When presidents succeed in presiding over great change, they do so by recognizing an existing opportunity, not squeezing one from the stone of existing opposition. Obama correctly saw that 60 Democrats in the Senate and 240 in the House had cleared the way for health-care reform. Bush realized that 9/11 opened the door for the Iraq War. Clinton understood that the preferences of the Republican Congress and the economic growth of the ’90s created space for a Democrat to balance the budget and reform welfare. Reagan sensed that stagnation had prepared the American people for a radically different economic philosophy. FDR knew to push America’s intervention into World War II by incrementally moving forward with arguments based on new events.
This is temperamental conservatism as Burke would understand it. You peruse the existing intimations, to use Oakeshott’s formula. You guide what’s emerging; you do not impose an ideological vision – like Paul Ryan’s. Again this is why an old school conservative can see a lot of good in Obama. Compare his handling of Iraq and Afghanistan with Bush’s. Bush was pure ideology and achieved modest results only when he dropped the ideology and addressed reality in 2006. Obama has been almost pure pragmatism – militarily and politically – on both. David Remnick says that Obama believes that “the price of getting too far ahead of the majority of the country would be politically ruinous and lead to the election of a conservative Republican”:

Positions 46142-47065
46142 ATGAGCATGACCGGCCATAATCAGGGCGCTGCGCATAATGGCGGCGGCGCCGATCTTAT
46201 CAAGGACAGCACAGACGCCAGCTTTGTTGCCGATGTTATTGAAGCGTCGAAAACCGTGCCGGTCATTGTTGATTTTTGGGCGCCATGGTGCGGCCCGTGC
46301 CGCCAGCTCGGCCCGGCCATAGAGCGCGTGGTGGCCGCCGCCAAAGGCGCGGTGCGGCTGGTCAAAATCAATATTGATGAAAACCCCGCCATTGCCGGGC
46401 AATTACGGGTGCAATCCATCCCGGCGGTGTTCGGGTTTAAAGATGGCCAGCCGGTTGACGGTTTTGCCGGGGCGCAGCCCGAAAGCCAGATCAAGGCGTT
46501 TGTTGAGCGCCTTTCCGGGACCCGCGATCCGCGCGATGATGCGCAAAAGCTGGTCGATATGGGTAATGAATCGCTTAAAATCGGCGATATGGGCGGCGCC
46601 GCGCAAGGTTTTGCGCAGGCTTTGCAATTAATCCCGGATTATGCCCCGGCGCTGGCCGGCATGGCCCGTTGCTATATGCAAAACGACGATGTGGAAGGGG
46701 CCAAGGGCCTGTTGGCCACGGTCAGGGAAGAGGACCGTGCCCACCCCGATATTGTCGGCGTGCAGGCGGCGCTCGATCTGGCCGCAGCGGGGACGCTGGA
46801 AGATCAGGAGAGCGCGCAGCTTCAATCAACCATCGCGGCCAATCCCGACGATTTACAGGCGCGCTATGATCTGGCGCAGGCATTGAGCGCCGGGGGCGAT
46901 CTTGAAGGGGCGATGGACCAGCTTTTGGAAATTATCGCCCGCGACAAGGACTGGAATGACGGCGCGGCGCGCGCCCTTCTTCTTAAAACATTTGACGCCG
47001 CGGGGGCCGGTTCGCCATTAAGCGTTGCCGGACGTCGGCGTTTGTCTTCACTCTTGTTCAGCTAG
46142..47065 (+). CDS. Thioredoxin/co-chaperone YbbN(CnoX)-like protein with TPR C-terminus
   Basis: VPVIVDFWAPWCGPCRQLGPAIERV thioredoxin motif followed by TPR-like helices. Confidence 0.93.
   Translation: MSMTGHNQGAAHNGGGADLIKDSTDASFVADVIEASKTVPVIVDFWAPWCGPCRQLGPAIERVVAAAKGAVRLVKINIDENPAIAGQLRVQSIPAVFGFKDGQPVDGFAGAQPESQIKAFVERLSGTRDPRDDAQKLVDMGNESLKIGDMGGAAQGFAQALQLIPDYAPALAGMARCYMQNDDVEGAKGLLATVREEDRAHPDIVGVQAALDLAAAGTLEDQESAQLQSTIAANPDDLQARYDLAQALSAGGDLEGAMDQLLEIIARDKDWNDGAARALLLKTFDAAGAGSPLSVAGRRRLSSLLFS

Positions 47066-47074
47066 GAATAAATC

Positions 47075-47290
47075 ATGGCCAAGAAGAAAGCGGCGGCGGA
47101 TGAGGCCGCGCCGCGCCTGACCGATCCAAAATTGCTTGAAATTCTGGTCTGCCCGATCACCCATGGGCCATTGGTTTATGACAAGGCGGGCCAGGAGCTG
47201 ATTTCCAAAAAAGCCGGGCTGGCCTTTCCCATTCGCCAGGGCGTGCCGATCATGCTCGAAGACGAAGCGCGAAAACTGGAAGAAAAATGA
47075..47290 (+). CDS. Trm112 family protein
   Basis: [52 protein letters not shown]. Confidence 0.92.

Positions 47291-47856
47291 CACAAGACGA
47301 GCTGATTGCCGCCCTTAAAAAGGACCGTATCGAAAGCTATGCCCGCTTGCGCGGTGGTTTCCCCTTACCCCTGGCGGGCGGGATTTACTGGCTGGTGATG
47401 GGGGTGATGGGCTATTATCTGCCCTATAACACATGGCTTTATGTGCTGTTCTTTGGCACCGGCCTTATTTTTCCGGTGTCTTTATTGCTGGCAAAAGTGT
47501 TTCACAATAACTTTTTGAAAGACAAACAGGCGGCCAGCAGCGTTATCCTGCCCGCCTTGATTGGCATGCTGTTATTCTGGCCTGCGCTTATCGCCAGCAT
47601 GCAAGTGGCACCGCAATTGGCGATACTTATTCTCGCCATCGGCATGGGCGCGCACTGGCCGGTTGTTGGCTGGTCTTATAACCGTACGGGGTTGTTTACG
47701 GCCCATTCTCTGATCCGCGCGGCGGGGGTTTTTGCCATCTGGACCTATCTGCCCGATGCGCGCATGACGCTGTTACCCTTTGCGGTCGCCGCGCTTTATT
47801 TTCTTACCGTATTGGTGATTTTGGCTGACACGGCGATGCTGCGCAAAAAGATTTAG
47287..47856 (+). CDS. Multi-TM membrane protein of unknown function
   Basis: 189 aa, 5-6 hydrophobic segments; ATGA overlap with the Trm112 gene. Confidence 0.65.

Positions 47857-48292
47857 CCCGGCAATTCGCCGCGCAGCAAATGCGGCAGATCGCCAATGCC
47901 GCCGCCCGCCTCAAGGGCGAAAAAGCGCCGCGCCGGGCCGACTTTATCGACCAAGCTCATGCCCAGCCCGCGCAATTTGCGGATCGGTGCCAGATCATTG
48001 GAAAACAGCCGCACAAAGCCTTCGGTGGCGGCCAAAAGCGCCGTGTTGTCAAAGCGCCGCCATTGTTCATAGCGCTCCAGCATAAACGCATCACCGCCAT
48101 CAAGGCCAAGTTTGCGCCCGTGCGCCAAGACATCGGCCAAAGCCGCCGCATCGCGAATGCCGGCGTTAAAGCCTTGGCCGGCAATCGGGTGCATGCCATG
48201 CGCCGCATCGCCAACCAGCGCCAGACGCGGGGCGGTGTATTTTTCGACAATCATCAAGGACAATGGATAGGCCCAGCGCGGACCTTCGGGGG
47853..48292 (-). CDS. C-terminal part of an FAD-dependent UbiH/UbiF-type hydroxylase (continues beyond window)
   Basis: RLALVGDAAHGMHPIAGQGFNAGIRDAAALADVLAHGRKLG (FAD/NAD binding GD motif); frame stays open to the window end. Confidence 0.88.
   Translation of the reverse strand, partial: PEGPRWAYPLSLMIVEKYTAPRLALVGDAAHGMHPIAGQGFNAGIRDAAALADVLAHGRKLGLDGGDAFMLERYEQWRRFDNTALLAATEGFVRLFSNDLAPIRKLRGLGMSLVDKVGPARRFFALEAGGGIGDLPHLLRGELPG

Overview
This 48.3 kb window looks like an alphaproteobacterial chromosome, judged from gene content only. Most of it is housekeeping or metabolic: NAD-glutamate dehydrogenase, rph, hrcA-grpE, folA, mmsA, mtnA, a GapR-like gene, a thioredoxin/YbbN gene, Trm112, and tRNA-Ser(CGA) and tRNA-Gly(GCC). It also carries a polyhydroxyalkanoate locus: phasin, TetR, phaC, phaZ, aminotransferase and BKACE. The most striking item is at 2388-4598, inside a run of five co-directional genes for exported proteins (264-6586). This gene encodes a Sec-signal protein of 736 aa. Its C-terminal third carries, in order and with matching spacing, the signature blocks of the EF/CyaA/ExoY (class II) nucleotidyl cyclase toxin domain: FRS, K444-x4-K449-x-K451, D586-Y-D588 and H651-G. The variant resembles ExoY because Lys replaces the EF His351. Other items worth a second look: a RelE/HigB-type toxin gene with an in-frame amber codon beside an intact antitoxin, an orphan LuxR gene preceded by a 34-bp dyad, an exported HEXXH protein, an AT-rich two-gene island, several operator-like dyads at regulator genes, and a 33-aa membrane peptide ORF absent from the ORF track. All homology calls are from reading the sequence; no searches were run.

At a fundraising dinner in 2008, in Montclair, New Jersey, Obama told one of his favorite stories about F.D.R. (He told the story apropos of the Israeli-Arab dispute, but it also pertains to gay marriage.) Obama recounted how when F.D.R. was confronted by the civil-rights leader A. Philip Randolph about the racial injustices in the country and the need for the President to use his powers and his bully pulpit, F.D.R. said he agreed but he would only take action when he was forced to do so by a popular movement. “Make me do it,” he told Randolph.